I became interested in leadership when I was first appointed to a supervisory position. My first exposure to leading a team was negative – from my perspective – but my management saw a different view. I thought that being a manager meant I was not smart enough to continue on the technical ladder. Little did I know that most technical answers are easy compared to motivating a team toward a common goal.
Innovation leadership takes many forms. In all cases, there must be a follower for a leader to exist. Leaders engender willing followers. We want to learn from others who have been successful. We want to take direction from someone who has demonstrated skill at problem-solving. We want to mimic the behaviors of inspiring people.
What is a Wagile Leader?
Before we discuss Wagile leadership, I want to take a quick detour to define Wagile. Wagile is a product innovation process to create and launch groundbreaking new products and services. The word Wagile comes from a combination of the terms “waterfall” and “agile”. Waterfall approaches to project management use upfront planning while agile project management acts on an evolving scope of work.
The Wagile philosophy thus integrates the best of both project management approaches.
- Move fast
- Practice discipline
- Understand risk
- Engaged customers
- Provide autonomy
Wagile Roles in Leadership
Each Wagile role serves as a leader. Being non-hierarchical and flexible, Wagile does not specify one person, one role, or one organization as a primary decision-maker. Rather, all roles act as leaders to ensure customer satisfaction with new product development (NPD). As described in detail here, the Wagile roles include:
- Project leader,
- Customer representative,
- Team leader, and
- Cross-functional team.
Wagile leadership characteristics focus on engaging customers to deliver high-quality products and services that meet market needs while generating profit for the firm. Servant leadership traits of putting the team before self are important as are elements of Emotional Intelligence (such as self-awareness and self-control). I have observed that the most successful teams are mission-oriented to create a common good rather than egocentric to promote a manager’s self-interest.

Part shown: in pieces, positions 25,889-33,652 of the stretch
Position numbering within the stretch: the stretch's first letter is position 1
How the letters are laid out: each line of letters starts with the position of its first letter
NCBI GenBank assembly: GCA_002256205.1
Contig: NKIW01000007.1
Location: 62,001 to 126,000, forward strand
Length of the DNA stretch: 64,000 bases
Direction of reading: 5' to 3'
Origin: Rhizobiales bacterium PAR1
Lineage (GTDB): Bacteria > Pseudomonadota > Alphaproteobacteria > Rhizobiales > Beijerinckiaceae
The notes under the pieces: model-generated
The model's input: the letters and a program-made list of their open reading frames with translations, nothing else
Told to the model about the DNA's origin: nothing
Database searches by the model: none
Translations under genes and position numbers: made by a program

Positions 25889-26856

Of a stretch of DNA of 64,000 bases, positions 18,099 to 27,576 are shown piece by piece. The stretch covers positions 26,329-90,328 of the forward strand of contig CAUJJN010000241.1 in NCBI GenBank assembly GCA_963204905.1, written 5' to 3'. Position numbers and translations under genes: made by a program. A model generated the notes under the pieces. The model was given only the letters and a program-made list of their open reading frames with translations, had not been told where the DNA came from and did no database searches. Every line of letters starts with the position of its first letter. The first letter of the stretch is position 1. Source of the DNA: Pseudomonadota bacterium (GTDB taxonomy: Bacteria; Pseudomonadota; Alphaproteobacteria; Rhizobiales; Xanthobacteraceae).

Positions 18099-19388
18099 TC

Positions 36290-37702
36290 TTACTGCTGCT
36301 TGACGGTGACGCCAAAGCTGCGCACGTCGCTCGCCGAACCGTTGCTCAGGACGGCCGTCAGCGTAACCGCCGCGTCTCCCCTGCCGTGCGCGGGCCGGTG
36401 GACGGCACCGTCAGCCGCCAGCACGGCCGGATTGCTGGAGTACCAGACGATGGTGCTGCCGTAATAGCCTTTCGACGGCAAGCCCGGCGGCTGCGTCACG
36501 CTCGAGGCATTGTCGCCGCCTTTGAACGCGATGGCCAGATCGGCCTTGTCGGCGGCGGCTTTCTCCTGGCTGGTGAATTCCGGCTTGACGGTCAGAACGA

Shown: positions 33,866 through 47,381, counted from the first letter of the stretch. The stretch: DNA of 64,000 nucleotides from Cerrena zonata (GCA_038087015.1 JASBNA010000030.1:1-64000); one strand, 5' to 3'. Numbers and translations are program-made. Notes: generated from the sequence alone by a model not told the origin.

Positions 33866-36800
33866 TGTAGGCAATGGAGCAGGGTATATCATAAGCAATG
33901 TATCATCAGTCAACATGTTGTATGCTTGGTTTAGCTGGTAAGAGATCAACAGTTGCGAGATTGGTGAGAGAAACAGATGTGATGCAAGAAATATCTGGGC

In my practice of innovation teaching and coaching, I often used work style assessments to drive the leadership conversation. An important starting point for product innovation teams is the Innovation Health Assessment™ to benchmark your organization’s NPD maturity against industry standards. (Take your complimentary Innovation Health Assessment here.)
Another work style assessment I use is called the Team Dimensions Profile. As a DiSC-certified management facilitator, I prefer the language of Team Dimensions for innovation team growth. We identify individual working preferences as Creator, Advancer, Refiner, or Executer. Note that these are not the same as ingrained personality because each of us can stretch to different work roles as needed to accomplish the project goals. (Learn more about Team Dimensions here where I spoke with the Everyday Innovator podcast.)
In fact, it is the capability of team members on a Wagile project to stretch and serve as generalist-specialists that make each of us leaders. Generalist-specialists are people who have a deep knowledge and expertise in one arena (specialist) but also a desire to learn and help across the board (generalist).
If you want to know more about Wagile and how to apply it in your own organization, join me for a short seminar on 10 November 2020 (2-4 pm CST). Upon completion of this course, you will be equipped with a set of tools to speed product to market for innovation success. Register here. To investigate and expand your personal development style, please join me for the Life Design Master Mind Q&A on 11 November 2020 at 11 am CST (free), followed by subsequent in-depth workshops over the next six months. Register here for the free webinar. Contact me at info@Simple-PDH.com with questions about these workshops.
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I am inspired by writing, teaching, and coaching. I tackle life with an infusion of rigor, zeal, and faith. It brings me joy to help you build innovation leaders. Teresa Jurgens-Kowal is an experienced innovation professional with a passion for lifelong learning with a PhD in Chemical Engineering and an MBA in Computer and Information Decision Making. My credentials include PE (State of Louisiana), NPDP, PMP®, and CPEM, and I am a DiSC® certified facilitator. Contact me at firstname.lastname@example.org or area code 281 + phone 787-3979 for more information on coaching for entrepreneurs and innovators.